Email Dr. Jayne.

EPtalk by Dr. Jayne 3/31/22

March 31, 2022 Dr. Jayne 1 Comment

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A recent survey conducted by the American Medical Association found that 85% of responding physicians are using telehealth in their practices. Approximately 60% of physicians agreed or strongly agreed that telehealth enables the provision of high-quality care. I wasn’t surprised by the breakdown of visit types – 93% of them are offering video visits and 69% of them are offering audio-only visits. More than half of respondents say they are motivated to increase the use of telehealth in their practices. Uptake of other telehealth services, such as remote monitoring, seemed low at only 8%. As far as other interesting statistics, more than half of physicians indicated that telehealth had improved job satisfaction. The online survey was conducted anonymously, with 2,000 physicians responding.

A lot of people think that true telehealth services have to include both audio and video, but in my experience as a telehealth physician, it seems that the majority of patients are happy with audio-only services. Physicians have mixed feelings about doing audio-only visits. It’s definitely easier to assess whether people have an increased rate of breathing when you can see them, and you can quickly gauge their overall level of distress. Especially when caring for sick children, I like to see if they are clingy and how consolable they are as part of the evaluation.

For many adults seeking telehealth services, however, observation and other elements of physical examination don’t add much to the clinical picture. Ultimately it should be a balance, taking into account the patient’s preferences and the clinician’s comfort level with different telehealth modalities. There are plenty of studies that indicate that inclusion of audio-only services results in greater telehealth access among underserved populations, older patients, those who seek care in safety net facilities, and some demographic subsets.

Although there’s a lot of enthusiasm about telehealth, other sources look at telehealth from a different lens. One survey commissioned by UnitedHealth Group found that 55% of physicians are frustrated by managing unrealistic patient expectations for virtual visits. About half are also frustrated by issues with audio and video technology. Providers who responded to the UnitedHealth survey were less optimistic about telehealth’s impact on job satisfaction, with only 25% saying it was improved. There was also division on the role telehealth plays with regard to physician burnout – 30% said it increased burnout, while 30% said it reduced it. I’m sure the perceptions are valid at both ends of the continuum since I’ve seen some outstanding telehealth implementations and some that are marginal at best. I do hope that those organizations that plan to continue making it a large part of their patient care strategies spend the time and money to optimize their offerings for both patient benefit and clinician satisfaction.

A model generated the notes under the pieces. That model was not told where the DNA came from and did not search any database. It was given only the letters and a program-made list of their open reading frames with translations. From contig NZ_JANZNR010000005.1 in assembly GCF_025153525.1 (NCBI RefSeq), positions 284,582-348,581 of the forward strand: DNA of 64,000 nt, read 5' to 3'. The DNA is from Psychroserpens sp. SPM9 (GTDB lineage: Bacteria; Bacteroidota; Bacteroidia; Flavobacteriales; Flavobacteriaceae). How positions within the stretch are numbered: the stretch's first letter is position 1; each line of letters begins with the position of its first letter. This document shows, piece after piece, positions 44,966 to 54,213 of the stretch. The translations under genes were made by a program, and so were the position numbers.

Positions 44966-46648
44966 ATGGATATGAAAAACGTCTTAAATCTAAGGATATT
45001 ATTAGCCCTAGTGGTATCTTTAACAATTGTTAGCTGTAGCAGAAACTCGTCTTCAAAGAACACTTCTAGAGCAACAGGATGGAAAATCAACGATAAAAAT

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Henry Ford Health unveils a new brand, dropping the word “system” from its name. According to its press release, removing “system” places more emphasis on the word “health” and broadens the vision. The new logo drops the iconic Henry Ford signature and oval and adds three shades of blue as well as a swath of purple. The purple is certainly eye-catching, but I’m not sure what to think about the different blues. The organization plans to roll out the new branding to its largest facilities first, with others phasing in the new branding over the next few years. Along with the visual branding, Henry Ford Health is launching an omnichannel ad campaign titled “I Am Henry.” It includes stories from the organization’s patients, employees, and from the communities it serves.

The organization’s press release notes that the “new logo clearly transitions the identity from one steeped in the visual history of founder Henry Ford, to a brand expression focused on humanity, backed by a powerful heritage of innovation and drive.” I’m not sure I fully feel that, but I’m willing to play along. On one of my recent projects, I learned an incredible amount about marketing, branding, and how different visuals can evoke specific responses from viewers. Looking critically at the new logo, I find the font rather intriguing. The majority of the letters are strong and uncomplicated, but the leg of the R adds a bit of whimsy. The swooping crossbar of the leading H pulls you into the name, and the trailing H feels downright playful. The purple feels a little too bright compared to the blues, but that’s just me. I’d be interested to hear what the marketing gurus out there think of it compared to my decidedly amateur opinion.